Holonomic Brain Theory
One can say that the image of singularity that I am trying to draw in figure 4 is an extended version of holographic theory. Holographic Theory offers answers for two main paradoxes, Nature of mind and Non- locality. So it is important for us to investigate it. Dennis Gabor discovered the original optical holography in 1947. He showed that the information pattern of a three-dimensional (3-D) image could be encoded in a beam of light. Later on, discovery of laser helped to put the idea more into experiment.
When light reflects at a mountain at the distance, all the information is restored in a beam of light, which is heading towards us. To a certain extent, it does not matter how narrow you choose that beam of light, when we conjugate the information by using the lens of a camera, you will get the whole picture of the actual mountain. And depending on the strength of your lens, you could recover the information about surface texture or microscopic structures of each point in the mountain. If we had a stronger device we could even extract the atomic or even subatomic structure information of every miniscule of the distant mountain. If you think about it, this is a lot of information for a tiny beam of light to carry. Although the Bekenstein bound put a limit to amount of information that we can get from a screen with a limited area. The number of bits of information available will be less than one quarter of the area of the screen in Planck units. Nevertheless, It is still tremendous amount of information. Let us see how this happens? How do we recognize a spatial object, which exists say about 20 km away from us? You will say the light hit the mountain and part of it gets reflected and travels to our location. A part of the beam of light passes through our eye lenses and hit the retina. From there the action potential transfer the information to our brain and somehow our brain interprets it. In this way we come to realize that there is a mountain twenty kilometer away. Let's investigate it further. Originally the beam of sunlight was just carrying the information about surface of sun. After it hits the distant mountain, it takes the bulk of information from our spatial object and includes it in the light wave. Underneath I use Dr. Jeff Prideaux‘s interesting description of holography.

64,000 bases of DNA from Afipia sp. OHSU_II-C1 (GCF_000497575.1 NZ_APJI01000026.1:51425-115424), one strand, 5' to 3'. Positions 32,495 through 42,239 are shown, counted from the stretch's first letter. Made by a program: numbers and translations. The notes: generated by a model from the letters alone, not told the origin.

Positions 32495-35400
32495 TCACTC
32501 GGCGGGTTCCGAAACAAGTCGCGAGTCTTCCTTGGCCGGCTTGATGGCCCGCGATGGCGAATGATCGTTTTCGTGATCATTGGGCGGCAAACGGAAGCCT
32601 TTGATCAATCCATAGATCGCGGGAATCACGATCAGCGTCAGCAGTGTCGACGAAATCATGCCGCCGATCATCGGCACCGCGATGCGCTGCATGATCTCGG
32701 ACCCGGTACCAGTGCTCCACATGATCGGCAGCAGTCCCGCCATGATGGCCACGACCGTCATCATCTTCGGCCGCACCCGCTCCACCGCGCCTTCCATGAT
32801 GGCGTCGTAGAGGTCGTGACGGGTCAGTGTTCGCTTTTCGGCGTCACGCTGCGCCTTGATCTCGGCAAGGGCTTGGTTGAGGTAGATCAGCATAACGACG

The act of converting spatial forms to frequency domain is determined by Fourier transform formula. The Fourier transform (and inverse Fourier transform) consists of convolution integrals, which mathematically smear or de-smear the information. For continuous functions, the Fourier transform and inverse Fourier transform are as follows (for transforms between the time and frequency domain):When we put a lens and screen in front of our beam of light we change the frequency nature of information and convert it to a spatial image. We are doing inverse Fourier transform.
The Fourier transform also has meaning between a spatial domain (for instance the position in two dimensional space) and spatial frequency. Mathematically, the two-dimensional spatial Fourier transform is
and the inverse transform is
where x and y are spatial coordinates and a and b are horizontal and vertical frequencies. (Ref 19)
Please note that the nature of light is electromagnetic energy not spatial. This is exactly the same concept that I am trying to convey about singularity. The proposed singularity contains information and can accommodate the information of four-dimension space just like the beam of light, which accommodate the information of our object, and its space.
Figure 4 Diagram expressing the holographic nature of light incident on the surface of the lens of the eye. (Ref 19)
Hologram also offers a solution for non-locality. If we where at the foot of the mountain, and were trying to climb the mountain and reach the peak, it would need a lot of time and effort. That is how we actually notice the distance in human terms. If we use a helicopter, it takes less amount of time. Even if we go with the speed of light, although we reach the peak much faster, but it still takes some fraction of second to go from the foot of the mountain to the peak. The important fact is that, there is no distance between the foot and the peak in our beam of light. One can choose smaller and smaller diameter beam and still get the information of far apart points in it. All of the sudden there is no locality and everything will fall on top of each other. So we face non-locality in frequency domain. A lens helps us to diffract the information from the beam of light and the screen assists to extract the information. A lens and a screen apparatus perform the inverse Fourier transform and converts frequency information to spatial information, which we can interpret and understand.
In 1993 the famous Dutch theoretical physicist G. 't Hooft put forward a bold proposal. This proposal, which is known as the Holographic Principle, consists of two basic assertions:
Assertion 1 The first assertion of the Holographic Principle is that all of the information contained in some region of space can be represented as a `Hologram' - a theory that `lives' on the boundary of that region. For example, if the region of space in question is the Coffee shop, then the holographic principle asserts that all of the physics, which takes place in the coffee shop, can be represented by a theory, which is defined on the walls of the Tearoom.
Assertion 2 The second assertion of the Holographic Principle is that the theory on the boundary of the region of space in question should contain at most one degree of freedom per Planck area. (Ref 18)